Still, I think the main takeaway is that NFTs trace the legacy of conceptualists, representing the ultimate and initially extremely hard to grasp unmooring from physical representations. Yes, listings on NFT art platforms sometimes include a print or file, but that’s because being untethered from an object is difficult to fully embrace at this moment in time.


NFTs for fine art photographers have several benefits. Blockchain is a way to clearly trace art creation and ownership. Since it is centralized, proof of provenance is nearly impossible to hack, alter or delete because the code is distributed on a myriad of computers worldwide.

Although some galleries are quickly joining the NFT bandwagon, it currently is a way for photographers to connect with new collectors, audiences and groups. 

Finally, NFTs represent novel revenue sources. The photographer can sell the piece directly to earn income, with affordable commissions and fees averaging less than fifteen percent. Crucially, royalties (again, in theory) are paid to the artist each time it’s flipped (via “smart contract”), providing ongoing automatic revenue. I’ve started to use NFTs in grant proposals as a way to donate a portion of recurring royalties back to community groups.


Some consider NFTs the ultimate in greed, since technology allows for resale moments after the purchase, something the artworld frowns on.

Also, NFT seem bad for the environment. Computational power required to make the code is very resource-intensive, burning massive amounts of energy. However, “Proof-of-Stake” is an eco-friendly alternative to “Proof-of-Work” technology used by Bitcoin and Ethereum. (For some perspective, consider the environmental impact art fairs generates in plane travel, packaging waste, car pollution, energy costs, etc.)

A big challenge is value. Since crypto currencies are involved–not dollars–value fluctuate wildly. Massive price changes go up and down due fiat being pegged to Ethereum, Bitcoin and others. A wildcard is the digital blockchain industry itself, which is constantly morphing with new elements, updates and upgrades. Additional issues involve checks and balances and copyright. In theory, anyone can make an NFT and offer it for sale. If this happens, the owner can lodge a complaint to have it removed, however.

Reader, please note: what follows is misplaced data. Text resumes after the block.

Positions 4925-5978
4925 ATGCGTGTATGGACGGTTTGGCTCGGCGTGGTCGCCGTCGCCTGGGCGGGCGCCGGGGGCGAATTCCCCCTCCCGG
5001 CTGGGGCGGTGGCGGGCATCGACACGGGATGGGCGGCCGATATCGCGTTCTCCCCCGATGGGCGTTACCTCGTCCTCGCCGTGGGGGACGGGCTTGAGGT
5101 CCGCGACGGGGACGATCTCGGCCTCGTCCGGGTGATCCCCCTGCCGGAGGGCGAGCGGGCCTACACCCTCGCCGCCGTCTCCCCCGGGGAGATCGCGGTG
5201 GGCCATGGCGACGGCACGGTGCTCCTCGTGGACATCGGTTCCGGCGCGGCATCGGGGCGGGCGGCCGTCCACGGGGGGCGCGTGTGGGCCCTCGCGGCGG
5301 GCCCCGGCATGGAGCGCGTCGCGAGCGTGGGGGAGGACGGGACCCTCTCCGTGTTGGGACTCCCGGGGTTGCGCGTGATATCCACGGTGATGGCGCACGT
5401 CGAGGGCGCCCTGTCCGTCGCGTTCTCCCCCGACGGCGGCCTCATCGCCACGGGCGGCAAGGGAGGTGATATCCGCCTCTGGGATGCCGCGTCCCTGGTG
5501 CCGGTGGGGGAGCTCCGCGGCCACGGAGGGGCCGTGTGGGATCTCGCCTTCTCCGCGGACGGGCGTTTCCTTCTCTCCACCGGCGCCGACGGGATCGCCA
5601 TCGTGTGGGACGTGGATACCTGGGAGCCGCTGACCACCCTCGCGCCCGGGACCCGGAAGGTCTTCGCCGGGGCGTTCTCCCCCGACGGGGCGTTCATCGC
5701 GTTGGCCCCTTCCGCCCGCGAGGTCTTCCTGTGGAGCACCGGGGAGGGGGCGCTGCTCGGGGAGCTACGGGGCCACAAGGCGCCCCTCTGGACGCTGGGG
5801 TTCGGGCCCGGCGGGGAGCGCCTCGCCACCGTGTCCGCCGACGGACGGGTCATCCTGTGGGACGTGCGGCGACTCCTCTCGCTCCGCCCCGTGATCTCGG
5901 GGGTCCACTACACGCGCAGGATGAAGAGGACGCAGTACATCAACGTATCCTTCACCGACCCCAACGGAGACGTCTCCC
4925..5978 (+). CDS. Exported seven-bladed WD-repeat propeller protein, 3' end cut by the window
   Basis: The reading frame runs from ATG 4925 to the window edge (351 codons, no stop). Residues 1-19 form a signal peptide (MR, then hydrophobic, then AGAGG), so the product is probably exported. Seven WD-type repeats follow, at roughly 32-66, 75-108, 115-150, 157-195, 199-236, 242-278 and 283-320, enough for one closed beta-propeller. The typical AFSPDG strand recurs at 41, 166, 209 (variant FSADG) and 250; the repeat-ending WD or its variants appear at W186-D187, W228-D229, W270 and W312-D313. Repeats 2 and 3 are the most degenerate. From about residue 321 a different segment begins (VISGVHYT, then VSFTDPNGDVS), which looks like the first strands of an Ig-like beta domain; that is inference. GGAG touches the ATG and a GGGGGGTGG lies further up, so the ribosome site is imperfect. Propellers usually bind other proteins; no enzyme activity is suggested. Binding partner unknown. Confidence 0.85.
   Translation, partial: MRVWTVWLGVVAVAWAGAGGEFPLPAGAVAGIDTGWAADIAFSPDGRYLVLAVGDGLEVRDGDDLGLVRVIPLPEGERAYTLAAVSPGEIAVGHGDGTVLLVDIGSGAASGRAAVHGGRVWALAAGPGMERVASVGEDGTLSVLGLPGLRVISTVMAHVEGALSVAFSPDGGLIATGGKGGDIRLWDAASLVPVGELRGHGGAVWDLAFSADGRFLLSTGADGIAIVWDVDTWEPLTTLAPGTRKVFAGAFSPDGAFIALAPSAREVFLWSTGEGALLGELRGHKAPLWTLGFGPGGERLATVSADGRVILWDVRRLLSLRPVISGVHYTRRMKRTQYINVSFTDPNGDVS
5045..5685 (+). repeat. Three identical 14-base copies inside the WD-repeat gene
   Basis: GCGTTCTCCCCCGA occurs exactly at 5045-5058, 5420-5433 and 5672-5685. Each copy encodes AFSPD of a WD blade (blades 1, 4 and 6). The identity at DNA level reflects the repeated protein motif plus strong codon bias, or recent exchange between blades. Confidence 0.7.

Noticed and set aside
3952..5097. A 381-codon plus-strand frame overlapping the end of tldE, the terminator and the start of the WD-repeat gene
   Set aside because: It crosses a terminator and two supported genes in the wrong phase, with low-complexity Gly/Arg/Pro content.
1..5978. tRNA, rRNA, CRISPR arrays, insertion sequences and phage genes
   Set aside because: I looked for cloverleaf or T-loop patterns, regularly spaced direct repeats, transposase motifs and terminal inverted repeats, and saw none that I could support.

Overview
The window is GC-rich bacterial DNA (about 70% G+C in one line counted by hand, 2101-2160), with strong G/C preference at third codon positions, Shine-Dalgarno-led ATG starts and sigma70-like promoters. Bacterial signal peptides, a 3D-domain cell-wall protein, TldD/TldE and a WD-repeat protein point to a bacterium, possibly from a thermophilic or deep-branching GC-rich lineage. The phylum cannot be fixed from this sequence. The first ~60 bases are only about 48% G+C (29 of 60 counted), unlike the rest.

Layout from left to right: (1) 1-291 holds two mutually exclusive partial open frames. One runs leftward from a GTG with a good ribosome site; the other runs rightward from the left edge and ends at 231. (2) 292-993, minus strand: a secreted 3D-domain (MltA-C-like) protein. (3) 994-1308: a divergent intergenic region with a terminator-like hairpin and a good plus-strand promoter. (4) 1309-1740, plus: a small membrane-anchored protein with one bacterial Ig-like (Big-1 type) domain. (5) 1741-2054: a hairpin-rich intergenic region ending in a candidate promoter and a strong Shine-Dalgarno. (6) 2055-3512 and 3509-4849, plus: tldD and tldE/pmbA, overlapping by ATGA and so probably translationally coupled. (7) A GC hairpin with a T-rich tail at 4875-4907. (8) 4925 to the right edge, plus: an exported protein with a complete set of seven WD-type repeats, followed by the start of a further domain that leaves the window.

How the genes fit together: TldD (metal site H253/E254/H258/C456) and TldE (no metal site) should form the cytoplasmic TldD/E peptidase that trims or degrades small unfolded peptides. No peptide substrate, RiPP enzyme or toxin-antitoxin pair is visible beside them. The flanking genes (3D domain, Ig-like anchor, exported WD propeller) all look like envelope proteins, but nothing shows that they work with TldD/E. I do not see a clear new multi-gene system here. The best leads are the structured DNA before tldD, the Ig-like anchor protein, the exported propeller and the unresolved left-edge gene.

More Information

Organized by the Brooklyn Rail, this Zoom discussion is one of the best on the topic, “Art on the Blockchain: Debates on NFTs & Crypto Art: New Social Environment #255”: 

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How to Make and Sell an NFT for Fine Art Photographers

If you are a fine art photographer and want to dive in, here’s a primer. 

1. Research

First, spend time doing research. Browse various platforms to see what is published, if it sells and for how much. Read some of the recent flood of articles on NFTs and follow some of the key players. You’ll see a slew of things ranging from dreck merch to some interesting art, so keep an open mind. When seeing the art shown on each site, imagine your work being there. Photography listings are scarce.

2. Strategy

Next, come up with an NFT strategy. This entails pricing, images to select and selling method. Options could be placing a few unique images across several different platforms to become comfortable with the process and see which site works best. Or, you might want to drop a new piece weekly on the same platform. Consider too whether you want to sell via reserve, fixed price or auction. Determine your budget because there are related costs (see more below). There is no right or wrong solution since things are quickly evolving.

3. Platform(s)

Then, determine which art-related platform to post on. Think of this as a sizeable gallery-like organization that houses a collection of artists loosely oriented around a theme. At the moment, there are many to choose from, and with the constant flux, I suspect there will be consolidation. None specialize in photography.